REVIEW: Korean Air War – Sabres, MiGs and Meteors, 1950–53 (2021)

A Book by Michael Napier

In America, we love reading about wars that we won. We’re talking those times U.S. soldiers went in, guns blazing, and fought the evil cartoonishly scary bad guys for freedom! This, of course, is basically describing how many people see World War II, and a lot of it ends there for the simple reason being that we haven’t really “won” a war ever since. That’s not even how WWII was, but that’s another discussion altogether. Perhaps the most overlooked of these post-WWII military conflicts is The Korean War. Long ignored by pretty much everyone, and usually even further brushed away as a “police operation”, it exists to many only in MASH reruns late at night on network television.

I have a sincere interest in learning about The Korean War because my own grandfather served in The United Sates Army during the war, and hope this book is the first step of many of me growing my knowledge of it. Even more obscure than the war itself is an entire book about Korean War air power, and that’s the topic for today. Korean Air War – Sabres, MiGs and Meteors, 1950–53 by Michael Napier pulls together more information than I ever expected on that topic, showing that the origins of air combat, as we know it today, started in those early 1950’s skies over Korea.

“From acclaimed aviation historian Michael Napier, this is a highly illustrated survey of the air war over Korea. The Korean War holds a unique place in aviation history. It saw the first large-scale jet-versus-jet combat and it was the first military action of the Cold War, fought by both the newly independent United States Air Force and the recently formed Chinese People’s Liberation Army Air Force. In a meticulously researched volume, former RAF Tornado pilot Michael Napier unravels the complex narrative of events, describing the course of operations in the air and the major campaigns of the land war. He examines in detail the air power of the major combatants, which included North and South Korea, the UK, Australia, Canada and South Africa as well as China, the USA and the USSR. Packed with stunning contemporary images and including first-hand combat reports, Korean Air War is a groundbreaking exploration of a much forgotten conflict, which nevertheless provided lessons about the organization and prosecution of modern aerial warfare that remain relevant through to the present day.”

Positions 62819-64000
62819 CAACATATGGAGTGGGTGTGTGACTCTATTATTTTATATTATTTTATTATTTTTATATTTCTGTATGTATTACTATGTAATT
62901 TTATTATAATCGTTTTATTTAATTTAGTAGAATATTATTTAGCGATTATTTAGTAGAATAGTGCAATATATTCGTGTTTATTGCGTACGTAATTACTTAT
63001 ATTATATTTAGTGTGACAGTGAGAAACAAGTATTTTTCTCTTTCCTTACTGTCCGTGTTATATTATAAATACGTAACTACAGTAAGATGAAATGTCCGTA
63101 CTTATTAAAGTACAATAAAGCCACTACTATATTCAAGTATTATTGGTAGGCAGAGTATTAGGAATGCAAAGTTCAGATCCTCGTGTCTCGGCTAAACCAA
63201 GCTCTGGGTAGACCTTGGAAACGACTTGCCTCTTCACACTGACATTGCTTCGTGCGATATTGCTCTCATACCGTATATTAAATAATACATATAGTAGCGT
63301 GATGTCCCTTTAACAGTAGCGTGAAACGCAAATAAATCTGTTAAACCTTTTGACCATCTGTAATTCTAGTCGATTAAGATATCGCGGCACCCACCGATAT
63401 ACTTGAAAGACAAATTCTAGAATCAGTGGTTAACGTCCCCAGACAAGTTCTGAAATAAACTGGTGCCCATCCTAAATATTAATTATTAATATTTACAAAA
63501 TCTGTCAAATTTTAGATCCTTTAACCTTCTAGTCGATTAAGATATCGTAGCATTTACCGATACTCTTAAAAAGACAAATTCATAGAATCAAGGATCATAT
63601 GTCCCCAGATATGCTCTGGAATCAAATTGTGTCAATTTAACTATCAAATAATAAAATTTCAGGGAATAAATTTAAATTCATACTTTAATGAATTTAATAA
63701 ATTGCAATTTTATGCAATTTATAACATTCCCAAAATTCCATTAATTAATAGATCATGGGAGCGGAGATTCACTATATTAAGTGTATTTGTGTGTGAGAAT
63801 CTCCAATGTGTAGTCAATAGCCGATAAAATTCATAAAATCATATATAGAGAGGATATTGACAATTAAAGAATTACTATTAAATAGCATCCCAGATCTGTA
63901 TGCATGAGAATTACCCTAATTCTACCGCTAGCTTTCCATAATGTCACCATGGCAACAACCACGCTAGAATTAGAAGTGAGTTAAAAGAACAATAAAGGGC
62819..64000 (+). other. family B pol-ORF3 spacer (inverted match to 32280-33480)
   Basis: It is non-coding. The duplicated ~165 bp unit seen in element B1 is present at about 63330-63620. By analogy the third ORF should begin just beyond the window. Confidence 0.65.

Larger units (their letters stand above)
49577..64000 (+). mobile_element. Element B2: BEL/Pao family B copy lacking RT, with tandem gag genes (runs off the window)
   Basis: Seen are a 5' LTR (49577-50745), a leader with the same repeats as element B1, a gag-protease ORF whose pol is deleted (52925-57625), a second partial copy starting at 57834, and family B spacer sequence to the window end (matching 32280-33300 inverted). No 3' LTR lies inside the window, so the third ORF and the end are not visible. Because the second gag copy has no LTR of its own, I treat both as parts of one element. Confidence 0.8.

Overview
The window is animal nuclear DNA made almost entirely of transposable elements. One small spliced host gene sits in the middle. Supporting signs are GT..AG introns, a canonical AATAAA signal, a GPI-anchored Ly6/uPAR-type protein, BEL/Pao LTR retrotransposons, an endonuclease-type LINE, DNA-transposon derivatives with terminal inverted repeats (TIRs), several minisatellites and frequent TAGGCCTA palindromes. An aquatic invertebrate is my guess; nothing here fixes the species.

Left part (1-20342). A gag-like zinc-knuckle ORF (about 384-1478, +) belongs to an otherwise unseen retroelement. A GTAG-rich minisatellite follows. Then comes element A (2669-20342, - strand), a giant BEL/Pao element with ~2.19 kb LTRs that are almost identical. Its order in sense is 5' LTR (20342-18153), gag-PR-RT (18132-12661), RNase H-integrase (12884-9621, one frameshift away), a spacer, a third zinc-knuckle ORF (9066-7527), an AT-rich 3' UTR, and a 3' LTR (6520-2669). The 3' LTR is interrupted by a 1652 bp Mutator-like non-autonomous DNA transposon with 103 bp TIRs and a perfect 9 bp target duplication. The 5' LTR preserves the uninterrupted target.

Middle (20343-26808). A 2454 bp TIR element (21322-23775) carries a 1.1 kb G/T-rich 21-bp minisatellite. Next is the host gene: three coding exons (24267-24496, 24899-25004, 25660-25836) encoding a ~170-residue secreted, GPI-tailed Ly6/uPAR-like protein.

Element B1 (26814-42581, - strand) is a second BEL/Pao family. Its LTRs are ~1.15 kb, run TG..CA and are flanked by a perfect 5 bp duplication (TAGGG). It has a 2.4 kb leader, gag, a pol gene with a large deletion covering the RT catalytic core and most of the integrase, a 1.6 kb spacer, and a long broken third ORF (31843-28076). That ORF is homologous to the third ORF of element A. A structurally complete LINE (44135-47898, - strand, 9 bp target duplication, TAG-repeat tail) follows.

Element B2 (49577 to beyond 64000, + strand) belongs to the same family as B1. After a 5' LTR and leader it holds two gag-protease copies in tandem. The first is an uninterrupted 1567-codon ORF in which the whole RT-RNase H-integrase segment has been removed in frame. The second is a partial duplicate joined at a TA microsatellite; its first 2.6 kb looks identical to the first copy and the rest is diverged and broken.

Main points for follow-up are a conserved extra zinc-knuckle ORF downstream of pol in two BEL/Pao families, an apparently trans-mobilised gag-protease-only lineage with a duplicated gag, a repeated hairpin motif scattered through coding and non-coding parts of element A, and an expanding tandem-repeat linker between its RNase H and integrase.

I think one of the more interesting parts of the book was reading about some of the growing pains involved in the switchover from propeller based planes to jet planes during the war. At times, many of the parallel-developed planes from various countries had similar shapes and colors resulting in many cases of unfortunate friendly fire and other accidents. Pilots were still not used to the power of such planes, and many early dogfights were won by antiquated World War II planes.

The book does a great job of giving a broad overall history of the war itself, and is perhaps one of the most well-researched aviation books I’ve ever read. It can get a bit repetitive at times, but honestly, there’s only so many ways you can describe an airplane battle so I wasn’t worried about it. I feel like I now need to search out a solid book on the ground offensive, and I might have a working knowledge of the war far surpassing most of my peers. Great book overall, solid for aviation, military, and history buffs.

If you are interested in purchasing this book click HERE

NOTE: I received a free preliminary, and likely unedited copy of this book from Netgalley for the purposes of providing an honest, unbiased review of the material. Thank you to all involved.

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